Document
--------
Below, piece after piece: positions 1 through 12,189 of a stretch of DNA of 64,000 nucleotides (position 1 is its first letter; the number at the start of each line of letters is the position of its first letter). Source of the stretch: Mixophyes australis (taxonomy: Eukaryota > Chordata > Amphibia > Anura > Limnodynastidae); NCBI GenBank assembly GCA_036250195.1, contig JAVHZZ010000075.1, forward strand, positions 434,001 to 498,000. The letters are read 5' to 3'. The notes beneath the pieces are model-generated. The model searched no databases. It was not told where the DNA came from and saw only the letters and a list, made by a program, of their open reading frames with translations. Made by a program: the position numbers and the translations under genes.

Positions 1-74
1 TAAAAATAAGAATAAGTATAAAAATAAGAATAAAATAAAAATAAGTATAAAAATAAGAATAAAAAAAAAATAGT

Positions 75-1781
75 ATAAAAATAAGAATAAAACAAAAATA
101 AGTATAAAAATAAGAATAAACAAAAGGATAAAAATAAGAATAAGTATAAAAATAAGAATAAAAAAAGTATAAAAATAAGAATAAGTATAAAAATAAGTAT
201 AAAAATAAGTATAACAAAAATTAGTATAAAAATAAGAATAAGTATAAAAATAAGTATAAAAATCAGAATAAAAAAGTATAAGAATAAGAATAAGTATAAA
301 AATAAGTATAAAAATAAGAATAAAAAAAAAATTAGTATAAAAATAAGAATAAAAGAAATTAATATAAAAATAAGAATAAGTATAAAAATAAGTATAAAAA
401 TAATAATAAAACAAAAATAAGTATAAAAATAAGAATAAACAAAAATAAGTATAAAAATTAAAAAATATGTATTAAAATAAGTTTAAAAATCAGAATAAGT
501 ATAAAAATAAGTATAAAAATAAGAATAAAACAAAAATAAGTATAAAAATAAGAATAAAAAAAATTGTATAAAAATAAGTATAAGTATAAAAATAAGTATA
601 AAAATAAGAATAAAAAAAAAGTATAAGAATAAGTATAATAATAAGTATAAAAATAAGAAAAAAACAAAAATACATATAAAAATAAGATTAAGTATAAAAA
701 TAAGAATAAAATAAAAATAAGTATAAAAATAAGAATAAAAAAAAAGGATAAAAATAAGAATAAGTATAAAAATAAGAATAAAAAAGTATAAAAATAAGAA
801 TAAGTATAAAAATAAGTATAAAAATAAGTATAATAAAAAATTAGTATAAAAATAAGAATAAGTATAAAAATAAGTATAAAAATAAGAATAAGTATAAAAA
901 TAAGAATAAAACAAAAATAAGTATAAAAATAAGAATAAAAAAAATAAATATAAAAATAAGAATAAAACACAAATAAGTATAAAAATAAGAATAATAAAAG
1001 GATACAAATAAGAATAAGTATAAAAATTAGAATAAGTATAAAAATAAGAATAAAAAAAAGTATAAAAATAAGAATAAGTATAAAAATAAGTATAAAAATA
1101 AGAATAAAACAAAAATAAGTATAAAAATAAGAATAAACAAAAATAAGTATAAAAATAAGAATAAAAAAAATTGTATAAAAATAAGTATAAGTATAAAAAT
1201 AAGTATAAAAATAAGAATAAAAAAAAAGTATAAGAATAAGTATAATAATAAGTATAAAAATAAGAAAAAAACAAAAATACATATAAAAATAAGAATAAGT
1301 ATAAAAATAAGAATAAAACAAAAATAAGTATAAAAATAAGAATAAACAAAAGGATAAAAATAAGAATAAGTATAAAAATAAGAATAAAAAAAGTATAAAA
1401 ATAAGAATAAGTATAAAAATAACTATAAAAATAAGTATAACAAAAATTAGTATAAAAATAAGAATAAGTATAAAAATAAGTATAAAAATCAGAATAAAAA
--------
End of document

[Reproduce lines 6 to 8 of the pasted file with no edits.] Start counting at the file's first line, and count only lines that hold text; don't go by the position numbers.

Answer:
101 AGTATAAAAATAAGAATAAACAAAAGGATAAAAATAAGAATAAGTATAAAAATAAGAATAAAAAAAGTATAAAAATAAGAATAAGTATAAAAATAAGTAT
201 AAAAATAAGTATAACAAAAATTAGTATAAAAATAAGAATAAGTATAAAAATAAGTATAAAAATCAGAATAAAAAAGTATAAGAATAAGAATAAGTATAAA
301 AATAAGTATAAAAATAAGAATAAAAAAAAAATTAGTATAAAAATAAGAATAAAAGAAATTAATATAAAAATAAGAATAAGTATAAAAATAAGTATAAAAA